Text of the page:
South Africa gangs 'threaten' rare sea snail existence


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AFP

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Conservationists have called for the species of abalone known as Haliotis midae should be give special protection

Poachers linked to South African drug gangs are threatening the existence of a species of abalone, a sea snail that is highly prized by restaurants in China, a new report says.

Stocks of abalone are declining at an unprecedented rate, according to research by conservation group Traffic.

The affected abalone species, Haliotis midae, is only found in the waters off the coast of South Africa.

Traffic wants it to be put on the global list of endangered species.

About 96 million abalone are thought to have been poached since 2000.

Abalone are large and round, and cling to rocks in the shallow, shark-infested waters off Cape Town.

Every year some 2,000 tonnes of abalone flesh are dried, and smuggled abroad, mostly by air to Hong Kong and beyond, where they are re-hydrated and served as a gastronomic treat.

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Traffic

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South African police have managed to seize some of the illegally sourced abalone

South Africa has a number of measures in place to protect abalone, but once they are taken out of the country there are no measures in place to prevent its export from the continent.

The country has been losing an estimated $42m (£31m) per annum through the rampant illegal harvesting of the mollusc, Traffic found.

It says that up to 43% of the illegally harvested abalone was traded through a number of non-abalone-producing sub-Saharan African countries to Hong Kong between 2000 and 2016.

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Traffic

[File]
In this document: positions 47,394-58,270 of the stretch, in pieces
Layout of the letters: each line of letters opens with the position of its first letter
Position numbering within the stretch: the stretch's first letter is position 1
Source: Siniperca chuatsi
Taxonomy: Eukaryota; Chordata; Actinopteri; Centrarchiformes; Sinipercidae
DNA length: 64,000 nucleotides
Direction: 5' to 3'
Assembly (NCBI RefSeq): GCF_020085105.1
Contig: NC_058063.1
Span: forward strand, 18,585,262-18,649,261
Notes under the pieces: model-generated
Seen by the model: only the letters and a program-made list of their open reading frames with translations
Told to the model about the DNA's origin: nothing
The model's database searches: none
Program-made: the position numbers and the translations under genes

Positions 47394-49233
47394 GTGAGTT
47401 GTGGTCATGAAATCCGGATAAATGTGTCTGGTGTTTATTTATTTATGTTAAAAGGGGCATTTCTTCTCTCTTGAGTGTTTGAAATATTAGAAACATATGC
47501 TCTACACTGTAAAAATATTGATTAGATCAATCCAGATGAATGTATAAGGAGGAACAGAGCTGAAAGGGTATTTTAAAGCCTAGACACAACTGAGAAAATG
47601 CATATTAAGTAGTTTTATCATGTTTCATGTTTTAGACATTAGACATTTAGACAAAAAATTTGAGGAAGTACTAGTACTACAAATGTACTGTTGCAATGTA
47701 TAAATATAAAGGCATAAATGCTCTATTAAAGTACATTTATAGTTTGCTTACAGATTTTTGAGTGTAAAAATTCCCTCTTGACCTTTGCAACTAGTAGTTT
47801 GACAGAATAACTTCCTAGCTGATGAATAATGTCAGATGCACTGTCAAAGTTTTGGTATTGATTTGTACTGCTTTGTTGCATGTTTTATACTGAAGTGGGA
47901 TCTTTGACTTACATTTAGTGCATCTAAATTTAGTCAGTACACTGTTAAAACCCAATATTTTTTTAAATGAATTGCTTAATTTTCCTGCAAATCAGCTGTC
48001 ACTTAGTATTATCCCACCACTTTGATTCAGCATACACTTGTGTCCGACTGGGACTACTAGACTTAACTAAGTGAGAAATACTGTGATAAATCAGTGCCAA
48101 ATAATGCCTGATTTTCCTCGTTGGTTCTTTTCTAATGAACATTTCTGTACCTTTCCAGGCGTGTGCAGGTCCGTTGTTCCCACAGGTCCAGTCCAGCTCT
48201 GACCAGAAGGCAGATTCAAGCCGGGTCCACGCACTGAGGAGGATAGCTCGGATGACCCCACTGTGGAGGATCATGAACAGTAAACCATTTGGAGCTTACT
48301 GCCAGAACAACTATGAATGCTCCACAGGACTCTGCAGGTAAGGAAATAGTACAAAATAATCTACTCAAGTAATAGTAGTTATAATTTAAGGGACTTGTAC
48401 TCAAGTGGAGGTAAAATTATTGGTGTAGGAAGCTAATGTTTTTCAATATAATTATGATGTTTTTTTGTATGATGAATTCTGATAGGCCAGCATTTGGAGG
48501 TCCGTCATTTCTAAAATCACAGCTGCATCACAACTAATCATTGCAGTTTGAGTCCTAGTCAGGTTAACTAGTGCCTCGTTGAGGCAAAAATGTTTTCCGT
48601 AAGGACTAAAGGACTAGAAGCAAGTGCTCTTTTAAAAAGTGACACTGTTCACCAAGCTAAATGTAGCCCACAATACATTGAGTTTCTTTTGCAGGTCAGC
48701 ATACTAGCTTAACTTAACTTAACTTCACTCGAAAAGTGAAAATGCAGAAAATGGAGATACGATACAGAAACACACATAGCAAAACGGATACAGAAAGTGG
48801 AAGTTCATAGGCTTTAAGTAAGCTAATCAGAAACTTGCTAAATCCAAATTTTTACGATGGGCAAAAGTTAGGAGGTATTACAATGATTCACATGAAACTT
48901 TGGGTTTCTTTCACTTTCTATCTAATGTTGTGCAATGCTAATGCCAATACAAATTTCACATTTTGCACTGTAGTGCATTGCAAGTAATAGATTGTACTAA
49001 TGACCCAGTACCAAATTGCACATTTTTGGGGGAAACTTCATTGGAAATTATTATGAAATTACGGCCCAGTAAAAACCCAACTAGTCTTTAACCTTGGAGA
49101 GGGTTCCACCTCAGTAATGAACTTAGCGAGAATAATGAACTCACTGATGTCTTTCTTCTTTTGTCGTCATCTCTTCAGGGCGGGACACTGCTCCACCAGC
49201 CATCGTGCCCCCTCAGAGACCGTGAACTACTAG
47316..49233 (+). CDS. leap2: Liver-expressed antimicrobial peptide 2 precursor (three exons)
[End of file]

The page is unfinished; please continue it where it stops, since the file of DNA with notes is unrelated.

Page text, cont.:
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Dried abalone is seen as a gastronomic treat in Hong Kong

Efforts to curb the illegal trade have largely roundly failed, Traffic adds.

Licensed wild abalone farming does take place and the molluscs are also raised in large vats of sea water close to the shore.

Drug gangs

The study also found that economic disparities in South Africa’s Western Cape province had driven poor communities to get involved in the illegal poaching.

Local drug gangs are believed to be behind the illegal trade, making huge amounts of money as the wild abalone stocks decrease, it said.

“You have whole cohorts of people along the coast that are involved, and their work experience is only within an illicit economy,” report author Markus Bürgener said.

The organisation proposes provisions requiring traders to account for the supply chain of abalone products, so that authorities can weed out illegal poaching.

It also called for the molusc to be listed on the Convention on the International Trade in Endangered Species of Wild Fauna and Flora (Cites), which protects the global trade in endangered, threatened and at-risk species.


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